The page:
Daily Report

US tightens clampdown on Syria aid

The US government has reinforced counter-terrorism controls on aid operations in Syria. New contractual terms require US-funded organizations to get special permission to provide relief in areas controlled by extremist groups. The move further complicates aid operations for those trapped in Syria’s last rebel stronghold, Idlib, where two thirds of its three million people need assistance. The top UN official for the Syrian humanitarian crisis, Panos Moumtzis, told IRIN news agency that donors were, in general, backing away from funding all but the most critical needs in Idlib, fearing aid will fall into the hands of groups such as the al-Qaeda affiliate Hay'at Tahrir Al-Sham (HTS).

UN experts renew call for Burma genocide charges

UN investigators on Sept. 18 renewed their call for charges against Burma military officials suspected of carrying out a genocide against the nation's minority Rohingya population over the past year. The UN Office of Human Rights published an exhaustive list of atrocities and called "for the investigation and prosecution of Myanmar's Commander-in-Chief, Senior General Min Aung Hlaing, and his top military leaders for genocide, crimes against humanity and war crimes." Since last August, 700,000 Rohinga refugees have fled into neighboring Bangladesh, and many have spoken of the Burmese military's attacks on their villages, describing actions that are considered crimes against humanity under international law. This August, a UN fact-fidning mission for the first time referred to the ethnic conflict in Burma as a genocide. Burma's government officially rejected the charges.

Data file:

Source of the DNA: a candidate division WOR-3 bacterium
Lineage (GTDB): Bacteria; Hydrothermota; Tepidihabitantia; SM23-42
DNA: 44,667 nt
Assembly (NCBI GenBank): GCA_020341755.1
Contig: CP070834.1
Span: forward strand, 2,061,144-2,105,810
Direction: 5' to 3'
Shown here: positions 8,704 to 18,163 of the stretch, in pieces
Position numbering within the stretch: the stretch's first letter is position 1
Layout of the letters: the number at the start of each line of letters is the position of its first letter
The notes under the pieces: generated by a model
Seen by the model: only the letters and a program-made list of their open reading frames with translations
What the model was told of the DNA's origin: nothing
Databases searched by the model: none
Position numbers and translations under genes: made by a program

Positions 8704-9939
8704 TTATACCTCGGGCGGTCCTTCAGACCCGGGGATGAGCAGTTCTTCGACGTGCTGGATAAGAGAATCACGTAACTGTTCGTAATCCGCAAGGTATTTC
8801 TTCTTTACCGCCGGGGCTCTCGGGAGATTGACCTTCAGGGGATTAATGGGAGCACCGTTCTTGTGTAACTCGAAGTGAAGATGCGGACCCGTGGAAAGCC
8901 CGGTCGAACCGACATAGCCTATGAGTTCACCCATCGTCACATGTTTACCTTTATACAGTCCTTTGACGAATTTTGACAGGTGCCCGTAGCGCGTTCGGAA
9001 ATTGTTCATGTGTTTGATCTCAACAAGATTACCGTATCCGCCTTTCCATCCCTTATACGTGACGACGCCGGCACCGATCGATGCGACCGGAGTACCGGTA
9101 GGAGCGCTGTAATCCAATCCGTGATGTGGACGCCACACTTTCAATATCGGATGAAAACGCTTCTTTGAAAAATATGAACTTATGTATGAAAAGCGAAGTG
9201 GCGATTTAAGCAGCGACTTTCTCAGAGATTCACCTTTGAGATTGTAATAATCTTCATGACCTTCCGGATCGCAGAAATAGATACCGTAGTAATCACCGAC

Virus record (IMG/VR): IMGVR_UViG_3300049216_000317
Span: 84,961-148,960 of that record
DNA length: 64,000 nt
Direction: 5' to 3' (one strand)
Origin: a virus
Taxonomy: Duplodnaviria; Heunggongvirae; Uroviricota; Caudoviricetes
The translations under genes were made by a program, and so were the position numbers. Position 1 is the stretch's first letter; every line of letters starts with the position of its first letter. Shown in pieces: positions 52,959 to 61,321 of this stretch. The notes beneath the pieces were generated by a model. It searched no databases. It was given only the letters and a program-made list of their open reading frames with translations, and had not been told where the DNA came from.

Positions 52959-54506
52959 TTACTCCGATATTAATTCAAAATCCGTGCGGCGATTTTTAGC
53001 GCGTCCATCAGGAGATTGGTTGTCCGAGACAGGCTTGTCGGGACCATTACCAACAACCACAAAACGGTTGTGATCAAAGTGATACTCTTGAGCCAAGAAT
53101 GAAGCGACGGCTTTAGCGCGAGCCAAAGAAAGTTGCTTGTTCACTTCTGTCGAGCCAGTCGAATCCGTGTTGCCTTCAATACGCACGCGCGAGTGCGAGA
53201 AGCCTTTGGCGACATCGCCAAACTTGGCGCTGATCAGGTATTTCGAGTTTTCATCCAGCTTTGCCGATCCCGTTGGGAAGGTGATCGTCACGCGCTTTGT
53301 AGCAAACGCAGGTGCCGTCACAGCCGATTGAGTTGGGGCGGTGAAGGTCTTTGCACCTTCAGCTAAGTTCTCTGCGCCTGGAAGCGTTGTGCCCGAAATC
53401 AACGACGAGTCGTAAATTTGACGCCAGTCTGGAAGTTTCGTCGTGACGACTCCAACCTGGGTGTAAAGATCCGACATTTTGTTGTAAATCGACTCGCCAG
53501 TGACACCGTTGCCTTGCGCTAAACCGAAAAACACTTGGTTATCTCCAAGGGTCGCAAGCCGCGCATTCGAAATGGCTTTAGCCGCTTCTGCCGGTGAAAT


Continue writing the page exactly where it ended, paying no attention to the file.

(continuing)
Iran: deadly attack on Revolutionary Guards

At least 24 people, including 12 Revolutionary Guards, were killed and more than 60 were wounded when gunmen attacked a military parade Sept. 22 in the city of Ahvaz, capital of Iran's restive southwestern province of Khuzestan. A representative of the Iranian armed forces said the attack was carried out by four "terrorists," adding that security forces were in possession of the bodies of three of them and had taken the fourth into custody. Foreign Minister Mohammad Javad Zarif blamed "a foreign regime" backed by the United States for the attack, which left at least eight troops and several civilians dead. "Terrorists recruited, trained, armed & paid by a foreign regime have attacked Ahvaz," Zarif stated. "Iran holds regional terror sponsors and their US masters accountable for such attacks."

'Worst human rights crisis' in Venezuela's history

The Venezuelan government is responsible for the "worst human rights crisis in its history," intentionally using lethal force against the most vulnerable in society, Amnesty International said Sept. 20, as it published its latest research into violence and systematic abuses in the country. The report, This is no way to live: Public security and the right to life in Venezuela, shows how the Venezuelan government is failing to protect its people amid alarming levels of insecurity in the country, instead implementing repressive and deadly measures.

UN rights experts protest Egypt death sentences